Iba na ang Kabataan Ngayon: Why It’s Time to Change Our Perspective

As a teacher and a parent, I’ve heard the statement “Iba na ang kabataan ngayon” one too many times, often used in a negative way.

This remark usually comes out in the context of how school-aged kids way back used to be more well-mannered and more disciplined compared with the kids nowadays.

What’s worse is that this remark is often associated with demeaning labels told within kids’ earshot.

Let me share with you three points why I believe it’s critical for us adults to change our perspective from “Iba na ang kabataan ngayon” to “Iba na ang panahon ngayon.”

Iba na ang Kabataan Ngayon: Why It's Time to Change Our Perspective

It takes the burden off the kids.

Kids take the full blame for being “lazy,” “rowdy,” “unruly,” or “rule-breaking” when we say, “Iba na ang kabataan ngayon.” But have we ever bravely faced what might have caused these behaviors we are so fond of nitpicking?

Let me take you back to the 90s when the only screen in our home was a single television in our living room. It was very easy for our parents and guardians to control our screen time. Also, we had a wealth of off-screen activities then: playing with neighbors in the streets, reading books and comics, and playing with actual toys – sari-sari store and mall-bought combined.

Nowadays, the number of adults living under one roof corresponds to the minimum number of screens in the home. This is because one adult may have at least two gadgets for personal use, work, or leisure. Add to this the televisions situated in more than one room at home.

So, now, let’s ask ourselves: do we contribute to the kids’ indulgence in too much play and not much work and responsibility?

We must expect people to change in a manner that goes with the changes in their environment. Kids nowadays are called to adapt to and move in a world we adults are also still trying to understand.

It calls us to be more accountable adults.

But this is not to say we should tolerate the untoward behaviors we consistently notice with our kids. This is just a loud call for all of us to not passively attribute any unacceptable behavior to “Iba na ang kabataan ngayon.”

The shift in perspective demands us to be proactive in the search for the root of the behavior so we can address it accordingly.

Raising kids is a lifelong journey. I understood this first as a classroom teacher. I understood it more deeply when I became a mom.

I had my fair share of exhaustion and burnout as a teacher before that led me to conclude I can’t do anything about the kids’ behavior anymore. To be a teacher in this age is doubly challenging, but I stand that teachers and parents alike are in the best position to plant seeds among the kids that will lead them to be more responsible for themselves, their family, and their community in due time.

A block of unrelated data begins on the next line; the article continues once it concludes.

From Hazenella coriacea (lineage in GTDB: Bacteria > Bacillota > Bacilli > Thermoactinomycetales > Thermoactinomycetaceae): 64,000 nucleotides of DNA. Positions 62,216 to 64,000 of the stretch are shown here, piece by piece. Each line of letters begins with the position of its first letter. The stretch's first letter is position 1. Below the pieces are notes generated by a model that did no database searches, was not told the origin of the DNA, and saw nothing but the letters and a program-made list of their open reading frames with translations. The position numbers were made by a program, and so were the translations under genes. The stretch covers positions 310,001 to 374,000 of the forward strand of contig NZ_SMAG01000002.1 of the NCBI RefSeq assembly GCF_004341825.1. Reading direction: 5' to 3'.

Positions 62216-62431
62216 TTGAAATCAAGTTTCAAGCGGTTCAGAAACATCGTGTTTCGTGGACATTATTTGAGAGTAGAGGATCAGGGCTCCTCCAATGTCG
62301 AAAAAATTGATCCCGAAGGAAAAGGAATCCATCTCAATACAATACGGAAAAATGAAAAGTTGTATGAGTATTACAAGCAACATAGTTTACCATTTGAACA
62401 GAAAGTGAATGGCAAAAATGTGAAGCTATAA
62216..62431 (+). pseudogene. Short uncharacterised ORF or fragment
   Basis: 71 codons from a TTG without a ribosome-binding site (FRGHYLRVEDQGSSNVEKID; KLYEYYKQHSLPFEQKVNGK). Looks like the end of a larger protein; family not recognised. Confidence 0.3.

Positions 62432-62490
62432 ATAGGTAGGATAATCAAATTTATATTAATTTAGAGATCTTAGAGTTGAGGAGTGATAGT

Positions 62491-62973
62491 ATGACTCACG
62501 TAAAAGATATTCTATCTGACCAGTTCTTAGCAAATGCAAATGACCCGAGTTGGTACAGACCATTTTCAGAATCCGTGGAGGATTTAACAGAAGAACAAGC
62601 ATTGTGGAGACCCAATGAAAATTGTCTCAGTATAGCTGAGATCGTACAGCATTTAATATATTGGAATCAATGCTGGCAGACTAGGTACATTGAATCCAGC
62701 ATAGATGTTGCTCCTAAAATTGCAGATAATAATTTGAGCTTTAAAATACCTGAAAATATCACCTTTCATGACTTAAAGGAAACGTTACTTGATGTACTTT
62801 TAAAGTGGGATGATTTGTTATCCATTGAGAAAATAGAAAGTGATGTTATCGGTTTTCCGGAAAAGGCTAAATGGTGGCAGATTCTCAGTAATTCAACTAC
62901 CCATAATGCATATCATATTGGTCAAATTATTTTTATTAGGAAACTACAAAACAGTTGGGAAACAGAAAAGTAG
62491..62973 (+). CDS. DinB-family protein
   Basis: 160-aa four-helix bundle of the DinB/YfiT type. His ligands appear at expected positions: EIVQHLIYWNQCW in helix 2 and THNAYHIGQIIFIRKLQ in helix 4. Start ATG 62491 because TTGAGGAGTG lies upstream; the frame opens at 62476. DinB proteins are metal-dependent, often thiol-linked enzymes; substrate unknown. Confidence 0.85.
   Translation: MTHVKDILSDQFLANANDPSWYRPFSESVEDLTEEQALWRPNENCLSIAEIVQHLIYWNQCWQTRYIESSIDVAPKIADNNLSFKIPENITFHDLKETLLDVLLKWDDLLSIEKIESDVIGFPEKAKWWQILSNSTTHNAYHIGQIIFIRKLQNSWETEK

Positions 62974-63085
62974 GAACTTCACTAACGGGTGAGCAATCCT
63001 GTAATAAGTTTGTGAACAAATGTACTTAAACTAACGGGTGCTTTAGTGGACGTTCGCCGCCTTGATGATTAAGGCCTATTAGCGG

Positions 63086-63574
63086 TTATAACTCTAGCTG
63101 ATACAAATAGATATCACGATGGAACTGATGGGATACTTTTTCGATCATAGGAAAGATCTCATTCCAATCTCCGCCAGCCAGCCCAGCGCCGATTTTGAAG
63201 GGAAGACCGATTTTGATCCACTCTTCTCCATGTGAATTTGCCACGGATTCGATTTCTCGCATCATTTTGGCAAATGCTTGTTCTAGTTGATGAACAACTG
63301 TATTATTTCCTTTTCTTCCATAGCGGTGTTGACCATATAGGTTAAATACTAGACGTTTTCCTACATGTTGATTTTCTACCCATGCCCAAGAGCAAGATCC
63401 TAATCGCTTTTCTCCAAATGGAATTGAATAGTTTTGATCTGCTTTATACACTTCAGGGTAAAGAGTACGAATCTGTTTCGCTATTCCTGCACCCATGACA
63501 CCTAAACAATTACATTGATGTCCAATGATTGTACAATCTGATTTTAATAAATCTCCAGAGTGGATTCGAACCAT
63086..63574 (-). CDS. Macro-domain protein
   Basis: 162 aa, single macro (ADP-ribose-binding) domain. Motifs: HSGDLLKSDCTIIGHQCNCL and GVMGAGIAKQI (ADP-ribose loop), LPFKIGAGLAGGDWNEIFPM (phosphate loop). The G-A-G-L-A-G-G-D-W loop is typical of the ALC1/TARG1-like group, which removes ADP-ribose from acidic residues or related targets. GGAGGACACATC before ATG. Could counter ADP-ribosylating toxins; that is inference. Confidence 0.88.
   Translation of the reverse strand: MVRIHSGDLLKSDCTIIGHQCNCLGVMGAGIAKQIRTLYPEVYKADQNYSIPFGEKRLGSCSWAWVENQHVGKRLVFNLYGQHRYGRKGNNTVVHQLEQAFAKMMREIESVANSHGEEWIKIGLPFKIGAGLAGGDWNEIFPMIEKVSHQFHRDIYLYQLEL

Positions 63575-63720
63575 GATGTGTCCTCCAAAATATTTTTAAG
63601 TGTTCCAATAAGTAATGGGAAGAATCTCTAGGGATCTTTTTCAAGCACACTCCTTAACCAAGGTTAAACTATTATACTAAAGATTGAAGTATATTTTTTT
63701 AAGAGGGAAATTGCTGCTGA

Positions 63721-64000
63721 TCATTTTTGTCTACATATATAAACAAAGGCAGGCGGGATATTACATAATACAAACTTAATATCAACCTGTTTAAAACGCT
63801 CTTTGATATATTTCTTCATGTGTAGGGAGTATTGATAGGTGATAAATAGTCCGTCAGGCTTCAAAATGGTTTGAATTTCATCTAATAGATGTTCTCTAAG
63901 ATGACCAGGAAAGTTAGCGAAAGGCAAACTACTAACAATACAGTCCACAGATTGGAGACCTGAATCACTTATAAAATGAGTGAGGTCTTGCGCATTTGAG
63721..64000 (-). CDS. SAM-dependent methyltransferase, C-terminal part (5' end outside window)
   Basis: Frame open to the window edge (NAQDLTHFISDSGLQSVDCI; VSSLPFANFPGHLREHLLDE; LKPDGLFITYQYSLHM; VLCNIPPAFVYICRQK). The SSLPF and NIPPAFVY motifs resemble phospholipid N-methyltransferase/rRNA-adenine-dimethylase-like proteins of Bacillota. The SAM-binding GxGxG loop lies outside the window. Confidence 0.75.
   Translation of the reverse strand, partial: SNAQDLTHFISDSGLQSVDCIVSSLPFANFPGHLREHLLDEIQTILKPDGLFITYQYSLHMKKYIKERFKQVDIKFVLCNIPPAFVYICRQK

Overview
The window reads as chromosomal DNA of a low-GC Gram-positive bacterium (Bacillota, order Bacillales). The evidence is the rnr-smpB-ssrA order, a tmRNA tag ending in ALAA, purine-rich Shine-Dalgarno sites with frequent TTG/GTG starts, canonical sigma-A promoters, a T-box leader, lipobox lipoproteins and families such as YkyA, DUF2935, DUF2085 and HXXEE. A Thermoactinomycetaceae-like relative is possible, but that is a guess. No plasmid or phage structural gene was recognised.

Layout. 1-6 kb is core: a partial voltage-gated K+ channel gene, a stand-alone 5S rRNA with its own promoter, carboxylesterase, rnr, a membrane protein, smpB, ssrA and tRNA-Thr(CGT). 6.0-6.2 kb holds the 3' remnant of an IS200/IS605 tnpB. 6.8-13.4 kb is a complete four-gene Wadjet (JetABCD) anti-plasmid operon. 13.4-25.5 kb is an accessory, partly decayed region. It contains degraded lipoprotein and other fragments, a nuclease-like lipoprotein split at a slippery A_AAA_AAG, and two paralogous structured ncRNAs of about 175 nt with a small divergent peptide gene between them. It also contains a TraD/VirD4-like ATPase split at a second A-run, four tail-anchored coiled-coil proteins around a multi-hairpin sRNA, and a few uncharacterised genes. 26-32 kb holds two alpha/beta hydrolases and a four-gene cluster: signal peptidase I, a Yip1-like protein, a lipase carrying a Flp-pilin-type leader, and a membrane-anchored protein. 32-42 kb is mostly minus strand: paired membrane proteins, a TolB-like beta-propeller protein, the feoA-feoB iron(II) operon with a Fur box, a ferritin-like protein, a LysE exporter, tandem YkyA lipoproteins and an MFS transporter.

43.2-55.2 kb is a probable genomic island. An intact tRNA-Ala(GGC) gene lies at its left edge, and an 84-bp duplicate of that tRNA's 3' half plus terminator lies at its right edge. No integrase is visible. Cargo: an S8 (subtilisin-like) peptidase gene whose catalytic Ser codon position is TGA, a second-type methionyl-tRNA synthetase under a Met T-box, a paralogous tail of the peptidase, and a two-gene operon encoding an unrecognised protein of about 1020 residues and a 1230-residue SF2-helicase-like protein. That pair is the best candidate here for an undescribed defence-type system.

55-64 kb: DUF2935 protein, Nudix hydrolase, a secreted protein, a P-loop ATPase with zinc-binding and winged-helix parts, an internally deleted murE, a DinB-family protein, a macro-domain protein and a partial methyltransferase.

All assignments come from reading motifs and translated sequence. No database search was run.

Let’s not dismiss what our little efforts now can do in the long run.

Patience and accountability among us adults are keys.

It challenges us to set them up for success in this “new” world.

We can’t raise our children exactly the way we were raised. To shape them using the rules, methods, and standards from a world that no longer exists may be unsound and unfair.

There used to be a limited source of information way back – teachers, print materials, television, and radio. I remember asking my mother how the word “cholera” was pronounced upon encountering it in a local comic book. Now, kids won’t have to ask that since they are capable of finding every piece of information online without help.

However, because of the accessibility of information, kids nowadays are exposed to misinformation and disinformation too – content which are not filtered to their age and worse, misleading and erroneous. As a result, they may mistake opinion as fact, and they may not feel the need for a face-to-face discourse because they think their online participation already compensates.

Despite these advances in technology our kids are adept at, they still need our old-school tender loving care.

We need to be present so we can listen to them and help them process things they are exposed to.

We need to be present so we can be their filter in this age of information overload.

We need to be present so we can prepare them for the life they are yet to live.

No, they don’t need us to tell them they’re different from us in a negative tone. They may have already heard that a million times before.

What they need is a guide to walk them through their confusions and self-doubts; someone who can tell them they, too, can make it in this ever-changing world.

Iba na ang panahon ngayon. Because of this, our kids need us more than ever.

This change in perspective is critical and urgent, for it calls us to be more intentional and more involved adults in our kids’ lives.

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